If the desired experts are unknown, a VSM can be promoted widely in the attempt to provide the incentives such that the experts will show up and participate, possibly from all over the world. When experts have already been identified or the forecasts of the VSM represent critical information (e.g., in cases of confidential company data), access can be restricted to selected groups. Both our empirical results and those from political stock markets indicate that VSMs work well for different payoff rules and different durations of VSMs, as well as unrestricted and restricted participation.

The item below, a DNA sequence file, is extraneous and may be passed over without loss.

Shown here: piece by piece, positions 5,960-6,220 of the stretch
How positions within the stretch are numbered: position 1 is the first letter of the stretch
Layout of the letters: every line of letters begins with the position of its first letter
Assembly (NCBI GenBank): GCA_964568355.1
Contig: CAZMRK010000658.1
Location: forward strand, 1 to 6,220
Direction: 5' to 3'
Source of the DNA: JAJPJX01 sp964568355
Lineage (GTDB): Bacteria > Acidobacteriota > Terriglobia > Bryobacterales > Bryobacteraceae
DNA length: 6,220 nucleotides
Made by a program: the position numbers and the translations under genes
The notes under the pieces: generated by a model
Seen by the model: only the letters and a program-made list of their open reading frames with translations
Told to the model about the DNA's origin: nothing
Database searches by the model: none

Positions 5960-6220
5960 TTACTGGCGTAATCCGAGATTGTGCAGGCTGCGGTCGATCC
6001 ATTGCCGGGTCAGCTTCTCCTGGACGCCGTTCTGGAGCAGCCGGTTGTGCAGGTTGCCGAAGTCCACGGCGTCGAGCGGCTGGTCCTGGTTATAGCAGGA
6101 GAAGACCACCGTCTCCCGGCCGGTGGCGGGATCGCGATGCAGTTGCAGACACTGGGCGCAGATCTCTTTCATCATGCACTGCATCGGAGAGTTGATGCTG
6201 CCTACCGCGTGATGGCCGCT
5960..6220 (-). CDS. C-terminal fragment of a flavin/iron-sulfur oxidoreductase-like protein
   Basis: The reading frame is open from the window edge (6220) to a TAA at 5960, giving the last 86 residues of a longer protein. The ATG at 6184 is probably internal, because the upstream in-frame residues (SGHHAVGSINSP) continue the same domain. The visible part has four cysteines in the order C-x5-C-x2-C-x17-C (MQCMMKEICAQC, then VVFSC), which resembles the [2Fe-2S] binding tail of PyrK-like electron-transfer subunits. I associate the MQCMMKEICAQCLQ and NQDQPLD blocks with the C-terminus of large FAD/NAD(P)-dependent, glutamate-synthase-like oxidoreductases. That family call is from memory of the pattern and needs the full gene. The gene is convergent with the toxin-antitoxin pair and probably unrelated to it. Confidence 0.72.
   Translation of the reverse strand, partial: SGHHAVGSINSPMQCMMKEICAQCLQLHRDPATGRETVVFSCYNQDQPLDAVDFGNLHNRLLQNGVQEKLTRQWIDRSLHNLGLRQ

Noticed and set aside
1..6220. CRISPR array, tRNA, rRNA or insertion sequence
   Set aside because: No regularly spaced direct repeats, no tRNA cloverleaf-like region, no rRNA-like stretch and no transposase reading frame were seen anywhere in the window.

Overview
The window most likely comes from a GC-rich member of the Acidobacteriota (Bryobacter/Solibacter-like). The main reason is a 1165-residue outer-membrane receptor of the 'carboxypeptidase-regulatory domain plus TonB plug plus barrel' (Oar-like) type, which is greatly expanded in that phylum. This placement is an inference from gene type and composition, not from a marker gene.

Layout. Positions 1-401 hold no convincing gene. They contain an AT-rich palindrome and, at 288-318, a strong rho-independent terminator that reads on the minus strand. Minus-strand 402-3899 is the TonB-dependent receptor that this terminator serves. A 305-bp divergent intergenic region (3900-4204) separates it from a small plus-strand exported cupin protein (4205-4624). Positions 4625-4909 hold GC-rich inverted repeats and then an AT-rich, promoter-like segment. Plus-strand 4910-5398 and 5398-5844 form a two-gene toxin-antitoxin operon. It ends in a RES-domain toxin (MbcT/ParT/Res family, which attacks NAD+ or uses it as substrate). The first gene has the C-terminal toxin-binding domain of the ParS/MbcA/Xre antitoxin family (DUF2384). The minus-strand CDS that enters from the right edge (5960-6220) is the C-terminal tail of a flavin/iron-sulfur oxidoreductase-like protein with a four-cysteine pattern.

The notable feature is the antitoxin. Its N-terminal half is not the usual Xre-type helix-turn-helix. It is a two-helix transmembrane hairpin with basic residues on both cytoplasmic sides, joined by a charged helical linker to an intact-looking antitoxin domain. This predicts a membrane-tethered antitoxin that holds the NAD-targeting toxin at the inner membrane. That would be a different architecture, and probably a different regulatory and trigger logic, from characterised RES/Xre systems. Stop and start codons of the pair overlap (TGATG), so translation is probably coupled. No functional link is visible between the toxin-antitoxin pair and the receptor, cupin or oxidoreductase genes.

In order to create incentives for experts to participate and reveal their assessments of future market developments, a potential reward should be established according to the participants' performance. The reward should reflect their portfolio's value after the cash dividends of the shares of virtual stock have been determined at the end of the VSM. Basically, the initiator of the VSM can choose between two alternatives. The first alternative is to require participants to invest their own money and to link their monetary reward to their performance on the VSM. The idea is that the investment of participants' own money creates a strong incentive to perform well. However, some experts might not participate because they are unwilling to accept the risk of financial losses. In addition, playing with real money might be considered gambling, which is illegal in some quarters. Furthermore, additional accounting and administration costs occur for managing the investments and the payoffs. Therefore, a second alternative is to waive a required investment and provide participants with an endowment of shares of virtual stocks and virtual money instead, and to reward the best performing participants.